August 22 1960 saw a big change. Sixty years ago the comedy revue Beyond The Fringe opened in Edinburgh.
It started the boom in comedy as a middle-class profession. It also marked the real beginning of the world’s largest arts festival, offering something beyond classical music in the summer festival.
More importantly, it drew the line between one generation and the next. Between those who had fought in the war, knew the deprivations of the 1930s, and those who would shape the modern world.
It feels as if a similar moment is happening now. The stupidity and selfishness of my generation and before is being rejected by the young, and on good grounds. They feel betrayed, let down, forgotten.
Beyond the Fringe mocked the assumptions of a deferential Britain. But it did more, it questioned the legitimacy of the elders. In the most famous sketch, Peter Cook’s general ask Jonathan Miller’s soldier Perkins to make a sacrifice.
“Perkins, I want you to lay down your life. We need a futile gesture at this stage in the war.”
The last great triumph of the British Empire, victory against Hitler, was lampooned. It must have felt shocking at the time. It made the audience roar with laughter.
It came alongside big changes – the birth of disposable income, the beginning of the property owning democracy, the Pill. We have all been living in the consequences of that decade till now.
Another generation is growing up distrustful of its elders, mocking their deference to sexism and racism, impatient with a education and economic system which plays them for suckers.
The young have been raised like no other generation before them. New technology, new ways of connecting, intolerance with old prejudice, the end of late 20th Century economic growth, the impossibility of jointing the property owning democracy. Such a shift has not occurred since the post war years.
Already we see new models emerging – the parent/child family model dying as birth rates plummet, new sexual arrangements flourishing, a rejection of the old work patterns. My daughter’s world is as different to my youth as Beyond the Fringes’ was to their fathers.
Thankfully we haven’t yet given our young a war, but we have placed them in threat. The horror of climate change, the tsunami of debt, the deadly virus.
Covid is both metaphor for this change, and the driver of it. A crisis made worse by a generation out of touch with the young. If you were 21 today, you’d be fuming at how your future has been managed.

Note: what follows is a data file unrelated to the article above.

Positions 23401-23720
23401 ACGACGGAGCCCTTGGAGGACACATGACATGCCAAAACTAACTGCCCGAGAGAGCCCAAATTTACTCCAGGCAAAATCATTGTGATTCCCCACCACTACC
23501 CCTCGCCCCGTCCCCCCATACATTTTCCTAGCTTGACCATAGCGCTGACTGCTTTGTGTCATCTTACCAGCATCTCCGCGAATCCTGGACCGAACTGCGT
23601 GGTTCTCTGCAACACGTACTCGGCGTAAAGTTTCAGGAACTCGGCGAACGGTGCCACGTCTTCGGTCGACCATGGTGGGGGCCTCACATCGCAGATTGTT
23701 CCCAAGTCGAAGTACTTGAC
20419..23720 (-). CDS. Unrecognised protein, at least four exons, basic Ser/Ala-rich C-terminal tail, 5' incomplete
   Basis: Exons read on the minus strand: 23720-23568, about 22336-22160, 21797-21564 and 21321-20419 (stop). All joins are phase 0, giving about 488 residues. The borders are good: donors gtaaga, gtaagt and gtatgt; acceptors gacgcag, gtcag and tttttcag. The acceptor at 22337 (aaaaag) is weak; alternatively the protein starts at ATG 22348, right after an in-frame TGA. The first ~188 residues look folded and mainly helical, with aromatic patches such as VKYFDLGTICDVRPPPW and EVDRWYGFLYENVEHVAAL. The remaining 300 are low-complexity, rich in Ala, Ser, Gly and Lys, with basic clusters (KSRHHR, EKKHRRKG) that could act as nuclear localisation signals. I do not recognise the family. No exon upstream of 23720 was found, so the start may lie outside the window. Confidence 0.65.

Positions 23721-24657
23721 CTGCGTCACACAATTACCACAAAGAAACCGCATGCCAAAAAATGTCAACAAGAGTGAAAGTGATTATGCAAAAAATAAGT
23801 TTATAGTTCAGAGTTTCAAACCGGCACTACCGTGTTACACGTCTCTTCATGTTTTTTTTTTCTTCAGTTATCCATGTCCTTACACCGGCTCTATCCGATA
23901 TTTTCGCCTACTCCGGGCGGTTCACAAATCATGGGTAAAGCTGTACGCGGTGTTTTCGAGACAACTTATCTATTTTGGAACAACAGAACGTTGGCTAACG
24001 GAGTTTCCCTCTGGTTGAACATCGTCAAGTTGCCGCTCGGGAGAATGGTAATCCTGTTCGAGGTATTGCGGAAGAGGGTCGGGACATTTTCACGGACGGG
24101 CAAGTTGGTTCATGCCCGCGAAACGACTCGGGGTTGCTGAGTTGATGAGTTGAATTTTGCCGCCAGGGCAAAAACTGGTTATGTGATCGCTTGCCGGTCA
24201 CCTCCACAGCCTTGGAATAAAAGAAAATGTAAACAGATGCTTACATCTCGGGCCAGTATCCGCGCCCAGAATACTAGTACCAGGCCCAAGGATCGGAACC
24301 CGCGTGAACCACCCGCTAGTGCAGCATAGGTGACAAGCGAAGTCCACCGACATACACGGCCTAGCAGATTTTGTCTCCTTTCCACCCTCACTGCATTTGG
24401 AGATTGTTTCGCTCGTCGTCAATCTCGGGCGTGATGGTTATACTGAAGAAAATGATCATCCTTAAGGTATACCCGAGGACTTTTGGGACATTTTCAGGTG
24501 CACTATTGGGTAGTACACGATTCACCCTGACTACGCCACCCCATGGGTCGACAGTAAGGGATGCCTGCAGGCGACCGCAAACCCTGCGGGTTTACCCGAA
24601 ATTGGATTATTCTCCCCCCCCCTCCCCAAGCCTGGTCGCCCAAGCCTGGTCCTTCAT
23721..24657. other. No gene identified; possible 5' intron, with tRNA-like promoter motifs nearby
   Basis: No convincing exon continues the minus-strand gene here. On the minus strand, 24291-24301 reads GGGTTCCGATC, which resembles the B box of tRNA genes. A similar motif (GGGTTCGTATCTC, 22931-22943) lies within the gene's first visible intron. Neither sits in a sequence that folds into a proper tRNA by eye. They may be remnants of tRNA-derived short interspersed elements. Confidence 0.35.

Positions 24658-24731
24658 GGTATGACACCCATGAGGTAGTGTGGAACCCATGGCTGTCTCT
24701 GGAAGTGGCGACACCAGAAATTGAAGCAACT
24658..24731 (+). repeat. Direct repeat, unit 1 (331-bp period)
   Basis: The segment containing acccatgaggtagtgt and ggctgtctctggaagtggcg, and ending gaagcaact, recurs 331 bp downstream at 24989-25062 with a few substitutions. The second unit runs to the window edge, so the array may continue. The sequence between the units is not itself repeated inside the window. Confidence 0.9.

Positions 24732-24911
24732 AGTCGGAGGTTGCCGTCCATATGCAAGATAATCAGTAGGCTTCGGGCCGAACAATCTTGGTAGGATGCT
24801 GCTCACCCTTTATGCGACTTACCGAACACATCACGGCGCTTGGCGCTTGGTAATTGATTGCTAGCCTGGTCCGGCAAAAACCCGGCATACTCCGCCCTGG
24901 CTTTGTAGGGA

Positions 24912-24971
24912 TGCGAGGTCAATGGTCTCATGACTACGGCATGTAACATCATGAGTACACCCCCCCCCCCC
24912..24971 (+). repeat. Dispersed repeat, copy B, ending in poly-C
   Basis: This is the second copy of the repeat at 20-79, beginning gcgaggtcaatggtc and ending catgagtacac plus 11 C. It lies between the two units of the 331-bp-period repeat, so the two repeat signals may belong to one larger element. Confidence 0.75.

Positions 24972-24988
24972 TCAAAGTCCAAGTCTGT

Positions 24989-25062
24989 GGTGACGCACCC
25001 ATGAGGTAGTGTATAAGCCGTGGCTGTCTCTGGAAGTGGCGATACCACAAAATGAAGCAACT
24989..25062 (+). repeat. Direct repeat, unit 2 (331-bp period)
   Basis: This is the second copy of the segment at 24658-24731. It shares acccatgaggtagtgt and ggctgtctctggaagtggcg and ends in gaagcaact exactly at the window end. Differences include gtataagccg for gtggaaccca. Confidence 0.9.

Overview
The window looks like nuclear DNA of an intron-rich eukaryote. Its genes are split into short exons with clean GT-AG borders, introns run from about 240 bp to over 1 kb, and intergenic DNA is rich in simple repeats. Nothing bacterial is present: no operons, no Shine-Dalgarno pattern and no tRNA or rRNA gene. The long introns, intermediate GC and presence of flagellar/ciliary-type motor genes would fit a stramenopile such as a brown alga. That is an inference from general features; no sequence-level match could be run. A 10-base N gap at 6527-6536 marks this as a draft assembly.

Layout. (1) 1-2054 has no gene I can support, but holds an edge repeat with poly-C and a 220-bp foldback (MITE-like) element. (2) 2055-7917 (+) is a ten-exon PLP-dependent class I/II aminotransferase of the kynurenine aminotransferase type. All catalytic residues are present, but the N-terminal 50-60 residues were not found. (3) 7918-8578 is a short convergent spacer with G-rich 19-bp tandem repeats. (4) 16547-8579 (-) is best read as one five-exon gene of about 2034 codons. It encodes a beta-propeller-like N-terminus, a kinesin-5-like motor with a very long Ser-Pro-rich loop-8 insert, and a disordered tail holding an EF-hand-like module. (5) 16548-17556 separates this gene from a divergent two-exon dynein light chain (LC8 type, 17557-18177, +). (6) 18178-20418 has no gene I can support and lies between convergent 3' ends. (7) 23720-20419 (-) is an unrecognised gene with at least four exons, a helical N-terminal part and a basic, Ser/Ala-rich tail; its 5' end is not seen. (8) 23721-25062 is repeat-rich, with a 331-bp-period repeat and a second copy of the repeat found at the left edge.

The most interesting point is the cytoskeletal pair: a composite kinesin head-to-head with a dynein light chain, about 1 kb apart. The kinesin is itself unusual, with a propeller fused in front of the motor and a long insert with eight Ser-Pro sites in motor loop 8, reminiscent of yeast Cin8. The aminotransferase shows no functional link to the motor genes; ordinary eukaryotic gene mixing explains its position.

We tell our young they must get exams, but reveal the entire process to be a game of percentages and guess work. They must get those exams to go to university, knowing fine well the value of a degree has declined. To get this paper, they must go into debt, as if to prepare them for the rest of their economic lives.
They must get the degree to get a job, knowing that the age of full employment is ending as automation takes over. A job will make them happy, knowing modern life sends record numbers into medication.
The job will pay for a house, made to tiny proportions and costing a ransom, that will trap them into a life of serving banks. A house to become a home, knowing our sense of what a family is has long moved beyond the confines of the kitchen table and the 2.4 kids From that home, a world of stuff to be admired and acquired, on the never never, because it will make you beautiful.
This journey recorded in a thousand selfies, a splatter of emojis and a hashtag, so that private American companies can own everything about your personality, and sell it back to you as if this makes you whole.
Cancelling exams showed they were not the be all and end all, screwing up schools return showed ministers were not competent, while the grades fiasco destroys any last dignity of government. And all by a social model which no longer pretends tomorrow will be better, or that wealth is shared, or even that opportunity is equal.
We are in revolutionary times, and thank goodness for that. The young must rebel to make sense of it all. There maybe some violence in this change, but mainly it will be like the great social shift of the 1960s, when people just stopped living as before and shaped something different. What this means for politics is profound.
The power held by elderly voters will be challenged, the policies which benefit the old over the young will be questioned. As Western democratic politics crumbles, new ways of finding representation will emerge. And thank goodness for that too, as we can not go on electing Boris and Donald and expect things to improve.
It is 60 years since Beyond the Fringe, and the Edinburgh Festival has been stopped by the virus, possibly to never return quite as it was. Covid has taken the global platform and mocked the elders . We have asked for futile gestures from the young, and they are starting to laugh in our faces.